Thursday, February 17, 2011

Additional Insured Endorsement Covering Work Performed By Named Insured For Additional Insured Does Not Insure Lessor Under Lessee's Policy

In Admiral Ins. Co. v. Joy Contractors, Inc., a tower crane operated by Joy Contractors Inc. that had been leased from New York Crane, collapsed during the construction of a high-rise condominium project, resulting in the deaths of seven people. Joy was insured for the project under a Commercial General Liability (CGL) policy issued by Lincoln General Ins. Co. and an excess liability policy issued by Admiral Ins. Co.

New York Crane sought additional insured coverage from Lincoln and Admiral under an additional insured endorsement which provided that "all insureds shown in a written contract, or agreement. . ." are additional insureds, "but only with respect to liability . . . caused . . . by [Joy's] acts or omissions; or . . . [t]he acts or omissions of those acting on [Joy's] behalf; in the performance of [Joy's] ongoing operations for the additional insured(s)" (emphasis added).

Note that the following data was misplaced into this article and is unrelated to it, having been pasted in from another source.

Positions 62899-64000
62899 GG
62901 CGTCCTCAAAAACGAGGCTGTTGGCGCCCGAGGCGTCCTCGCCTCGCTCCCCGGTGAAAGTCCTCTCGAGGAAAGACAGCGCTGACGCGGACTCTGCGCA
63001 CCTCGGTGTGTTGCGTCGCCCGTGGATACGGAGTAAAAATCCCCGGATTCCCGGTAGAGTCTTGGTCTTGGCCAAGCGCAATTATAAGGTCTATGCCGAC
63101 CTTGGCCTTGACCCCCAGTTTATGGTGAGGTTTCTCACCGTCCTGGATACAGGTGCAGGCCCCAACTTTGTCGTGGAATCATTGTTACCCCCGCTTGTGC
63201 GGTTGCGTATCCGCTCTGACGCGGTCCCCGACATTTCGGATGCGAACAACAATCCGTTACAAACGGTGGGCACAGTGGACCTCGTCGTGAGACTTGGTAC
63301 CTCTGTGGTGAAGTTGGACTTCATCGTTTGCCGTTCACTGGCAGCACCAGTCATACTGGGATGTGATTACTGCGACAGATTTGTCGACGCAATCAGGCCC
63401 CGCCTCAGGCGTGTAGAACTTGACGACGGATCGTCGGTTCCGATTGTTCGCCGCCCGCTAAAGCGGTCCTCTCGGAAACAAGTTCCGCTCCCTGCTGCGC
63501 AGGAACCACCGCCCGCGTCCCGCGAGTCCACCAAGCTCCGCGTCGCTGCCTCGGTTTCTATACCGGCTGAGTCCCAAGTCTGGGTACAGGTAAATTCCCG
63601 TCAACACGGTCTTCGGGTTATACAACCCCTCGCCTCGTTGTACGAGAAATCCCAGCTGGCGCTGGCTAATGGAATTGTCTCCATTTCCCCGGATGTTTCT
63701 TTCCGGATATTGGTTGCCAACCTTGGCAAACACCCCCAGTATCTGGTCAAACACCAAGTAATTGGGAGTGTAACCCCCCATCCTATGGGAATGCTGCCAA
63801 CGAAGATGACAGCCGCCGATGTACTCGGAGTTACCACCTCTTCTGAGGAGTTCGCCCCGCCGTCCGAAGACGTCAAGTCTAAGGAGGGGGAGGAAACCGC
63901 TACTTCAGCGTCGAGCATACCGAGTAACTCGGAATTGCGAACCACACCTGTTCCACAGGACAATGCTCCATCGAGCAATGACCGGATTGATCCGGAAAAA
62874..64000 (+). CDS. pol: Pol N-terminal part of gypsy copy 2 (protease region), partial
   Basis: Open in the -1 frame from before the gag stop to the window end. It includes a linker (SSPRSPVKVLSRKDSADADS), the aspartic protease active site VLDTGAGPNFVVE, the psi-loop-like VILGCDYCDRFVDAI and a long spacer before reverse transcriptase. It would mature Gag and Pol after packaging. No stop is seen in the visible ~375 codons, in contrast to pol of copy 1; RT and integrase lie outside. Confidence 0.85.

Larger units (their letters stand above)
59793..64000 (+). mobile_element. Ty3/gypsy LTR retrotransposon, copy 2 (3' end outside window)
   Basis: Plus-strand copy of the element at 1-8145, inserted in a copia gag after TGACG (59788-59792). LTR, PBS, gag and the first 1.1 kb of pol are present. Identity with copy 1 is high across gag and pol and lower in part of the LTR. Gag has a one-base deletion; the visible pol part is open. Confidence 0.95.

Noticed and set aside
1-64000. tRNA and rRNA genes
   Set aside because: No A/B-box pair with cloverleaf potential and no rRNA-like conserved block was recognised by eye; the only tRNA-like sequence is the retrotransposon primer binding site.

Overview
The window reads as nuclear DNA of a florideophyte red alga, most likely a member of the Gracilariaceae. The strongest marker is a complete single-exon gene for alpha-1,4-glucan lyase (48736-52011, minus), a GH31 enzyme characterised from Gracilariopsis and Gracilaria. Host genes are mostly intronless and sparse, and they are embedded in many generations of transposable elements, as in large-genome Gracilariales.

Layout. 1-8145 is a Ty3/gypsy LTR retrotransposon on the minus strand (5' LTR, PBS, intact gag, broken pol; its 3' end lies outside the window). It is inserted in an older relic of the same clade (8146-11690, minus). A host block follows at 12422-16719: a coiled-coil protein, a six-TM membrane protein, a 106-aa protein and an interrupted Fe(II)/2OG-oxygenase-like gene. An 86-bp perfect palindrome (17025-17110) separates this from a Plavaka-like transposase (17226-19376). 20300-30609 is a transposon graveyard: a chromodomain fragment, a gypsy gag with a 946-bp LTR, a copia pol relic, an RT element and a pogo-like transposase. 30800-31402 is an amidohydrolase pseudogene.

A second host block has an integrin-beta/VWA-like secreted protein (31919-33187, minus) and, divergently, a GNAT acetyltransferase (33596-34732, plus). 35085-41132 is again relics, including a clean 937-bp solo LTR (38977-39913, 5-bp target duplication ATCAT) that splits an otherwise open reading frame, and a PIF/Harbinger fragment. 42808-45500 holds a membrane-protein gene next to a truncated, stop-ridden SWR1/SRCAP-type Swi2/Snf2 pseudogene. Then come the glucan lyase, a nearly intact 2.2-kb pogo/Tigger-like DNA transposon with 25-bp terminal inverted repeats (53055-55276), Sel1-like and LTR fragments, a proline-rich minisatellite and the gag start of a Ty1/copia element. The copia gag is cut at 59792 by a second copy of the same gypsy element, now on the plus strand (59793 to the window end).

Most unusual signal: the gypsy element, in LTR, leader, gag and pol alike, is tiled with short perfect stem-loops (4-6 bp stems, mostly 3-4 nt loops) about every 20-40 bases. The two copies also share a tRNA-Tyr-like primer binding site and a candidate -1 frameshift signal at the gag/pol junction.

In affirming the denial of coverage to New York Crane, the First Department rejected the contention that "Joy's contractual obligation to follow industry standards in its operation of the crane leased to it by New York Crane transformed Joy into a party working 'for' or 'on behalf' of New York Crane. Plainly, the parties had a lessor/lessee relationship, which could have been insured by an appropriate endorsement, such as one for leased equipment (see e.g. Westchester Fire Ins. Co. v Continental Cas. Co., 2006 WL 786866, 2006 Minn App Unpub LEXIS 274 [Minn App 2006])."

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